Wednesday, January 20, 2016
When black students are taught by a black classroom teacher, the racial gap in gifted assignment largely disappears,
Even among elementary school students with high standardized test scores, black students are about half as likely as their white peers to be assigned to gifted programs in math and reading. However, when black students are taught by a black classroom teacher, the racial gap in gifted assignment largely disappears, according to new research published today in AERA Open, a peer-reviewed journal of the American Educational Research Association.
Using data on more than 10,000 elementary school students from the U.S. Department of Education’s Early Childhood Longitudinal Study, Kindergarten cohort, the study found that black students are 66 percent less likely and Hispanic students are 47 percent less likely than white students to be assigned to gifted programs. Authors Jason Grissom and Christopher Redding, both of Vanderbilt University, sought to examine this discrepancy and evaluate both socioeconomic and education factors that may be contributing to it.
The white-Hispanic assignment gap was significantly decreased when the authors analyzed differences in prior achievement on math and reading scores. In fact, when controlling for math and reading assessments, the gap between white and Hispanic students was statistically indistinguishable from zero, suggesting that differences in test scores can explain the entire white-Hispanic gifted gap.
However, controlling for math and reading scores did not have the same effect for black students. In fact, black students continued to be assigned to gifted programs half as often as their white peers with identical math and reading achievement.
“It is startling that two elementary school students, one black and the other white, with identical math and reading achievement, will have substantially different probabilities of assignment to gifted services,” said Grissom. “This is especially troubling since previous studies have linked participation in gifted programs to improved academic performance, improvements in student motivation and engagement, less overall stress, and other positive outcomes.”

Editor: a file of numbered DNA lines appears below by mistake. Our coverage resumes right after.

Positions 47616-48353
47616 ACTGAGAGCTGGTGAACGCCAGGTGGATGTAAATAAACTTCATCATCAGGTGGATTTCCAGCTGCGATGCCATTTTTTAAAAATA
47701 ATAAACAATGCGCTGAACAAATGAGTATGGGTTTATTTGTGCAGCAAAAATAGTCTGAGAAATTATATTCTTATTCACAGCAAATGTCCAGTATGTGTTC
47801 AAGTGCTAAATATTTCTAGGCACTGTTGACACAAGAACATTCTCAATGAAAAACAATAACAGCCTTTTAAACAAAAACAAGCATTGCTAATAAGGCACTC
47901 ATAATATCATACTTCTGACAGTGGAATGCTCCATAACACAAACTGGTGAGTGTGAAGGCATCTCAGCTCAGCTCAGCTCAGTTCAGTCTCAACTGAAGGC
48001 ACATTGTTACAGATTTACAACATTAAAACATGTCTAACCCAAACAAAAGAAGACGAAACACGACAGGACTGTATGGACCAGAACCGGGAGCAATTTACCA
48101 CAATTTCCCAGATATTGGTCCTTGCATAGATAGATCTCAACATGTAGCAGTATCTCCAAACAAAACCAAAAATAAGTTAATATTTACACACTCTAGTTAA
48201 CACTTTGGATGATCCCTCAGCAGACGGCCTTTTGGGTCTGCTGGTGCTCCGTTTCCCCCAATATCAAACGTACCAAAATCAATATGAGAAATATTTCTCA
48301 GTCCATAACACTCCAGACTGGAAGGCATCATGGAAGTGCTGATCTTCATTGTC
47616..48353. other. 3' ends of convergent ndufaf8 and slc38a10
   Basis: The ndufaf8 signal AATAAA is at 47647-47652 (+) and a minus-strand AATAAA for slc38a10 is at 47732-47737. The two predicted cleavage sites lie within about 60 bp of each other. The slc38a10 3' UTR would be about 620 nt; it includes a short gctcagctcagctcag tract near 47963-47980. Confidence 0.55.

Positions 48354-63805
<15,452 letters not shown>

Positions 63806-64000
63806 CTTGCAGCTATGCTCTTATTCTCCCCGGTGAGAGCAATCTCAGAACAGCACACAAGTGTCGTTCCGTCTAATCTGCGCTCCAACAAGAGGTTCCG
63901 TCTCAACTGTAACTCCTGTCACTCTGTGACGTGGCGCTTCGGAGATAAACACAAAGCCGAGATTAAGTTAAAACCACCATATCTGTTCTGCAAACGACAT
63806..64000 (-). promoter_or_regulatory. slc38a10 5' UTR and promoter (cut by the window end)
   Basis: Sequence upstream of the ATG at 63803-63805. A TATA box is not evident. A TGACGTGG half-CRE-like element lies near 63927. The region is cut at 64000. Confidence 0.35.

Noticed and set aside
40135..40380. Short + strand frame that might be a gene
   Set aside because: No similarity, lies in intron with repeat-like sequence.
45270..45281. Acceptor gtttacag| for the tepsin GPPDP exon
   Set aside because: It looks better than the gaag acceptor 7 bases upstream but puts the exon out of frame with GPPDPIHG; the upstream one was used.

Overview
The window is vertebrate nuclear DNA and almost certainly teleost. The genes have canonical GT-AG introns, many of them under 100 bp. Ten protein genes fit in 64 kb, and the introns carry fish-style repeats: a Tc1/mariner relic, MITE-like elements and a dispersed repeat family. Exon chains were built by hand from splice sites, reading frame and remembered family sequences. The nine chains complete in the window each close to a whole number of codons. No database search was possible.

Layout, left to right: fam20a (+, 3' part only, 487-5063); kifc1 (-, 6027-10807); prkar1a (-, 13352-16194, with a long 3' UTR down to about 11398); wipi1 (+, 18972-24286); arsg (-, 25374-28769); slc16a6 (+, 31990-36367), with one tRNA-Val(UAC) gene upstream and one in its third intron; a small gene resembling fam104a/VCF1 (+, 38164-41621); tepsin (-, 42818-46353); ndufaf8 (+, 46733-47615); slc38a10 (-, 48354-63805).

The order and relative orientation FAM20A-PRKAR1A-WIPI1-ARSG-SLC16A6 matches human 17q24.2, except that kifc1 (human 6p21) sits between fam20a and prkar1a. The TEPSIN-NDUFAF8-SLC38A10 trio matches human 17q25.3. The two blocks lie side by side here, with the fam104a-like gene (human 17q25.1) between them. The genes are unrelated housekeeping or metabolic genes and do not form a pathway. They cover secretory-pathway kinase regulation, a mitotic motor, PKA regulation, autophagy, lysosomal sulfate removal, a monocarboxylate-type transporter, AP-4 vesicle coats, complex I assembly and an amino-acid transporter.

Controlling for student sex, socioeconomic status, health, and age did not close the gap, suggesting that potential additional factors contributing to the white-black assignment gap remained.
One factor the researchers did discover that helped alleviate the gifted assignment gap for black students was being assigned to a same-race teacher. In fact, all else being equal, black students are three times more likely to be assigned to gifted programs when taught by a black teacher than a nonblack teacher. Assignment rates for high-achieving black students with black teachers are similar to those of white students with similar characteristics.
Teacher racial or ethnic congruence did not have an impact on the rate of gifted assignment for white, Hispanic, or Asian students. Nationally, white students in elementary school experience teacher congruence at a rate of 95 percent while, by contrast, teacher congruence occurs for black students only 22 percent of the time.
Previous research has found that because the process of gifted assignment often begins with teacher referral, classroom teachers can play a gatekeeping role. Grissom and Redding cautioned, however, against concluding that teacher bias is the cause of the race gap, which could be explained by numerous other factors.
One such additional factor impacting minority assignment to gifted programs is the availability of these programs in schools attended by minority students. Black students are less likely overall to attend schools that provide gifted programs. Ninety percent of white, 93 percent of Hispanic, and 91 percent of Asian elementary students attend schools with gifted programs, while only 83 percent of African American students do.
“The persistent effects of conditions outside student control, including the availability of gifted programs and teacher assignment, raise serious concerns about whether the education system is providing equitable access to gifted programs to meet the needs of high-achieving students of color,” said Grissom.
Grissom and Redding suggested implementing universal screening of students and training to help teachers recognize giftedness in diverse populations to improve the rate at which qualified students are recognized for gifted placement. They also advocated for additional research to better explain how these gaps continue and to examine the retention rates of minority students in gifted programs.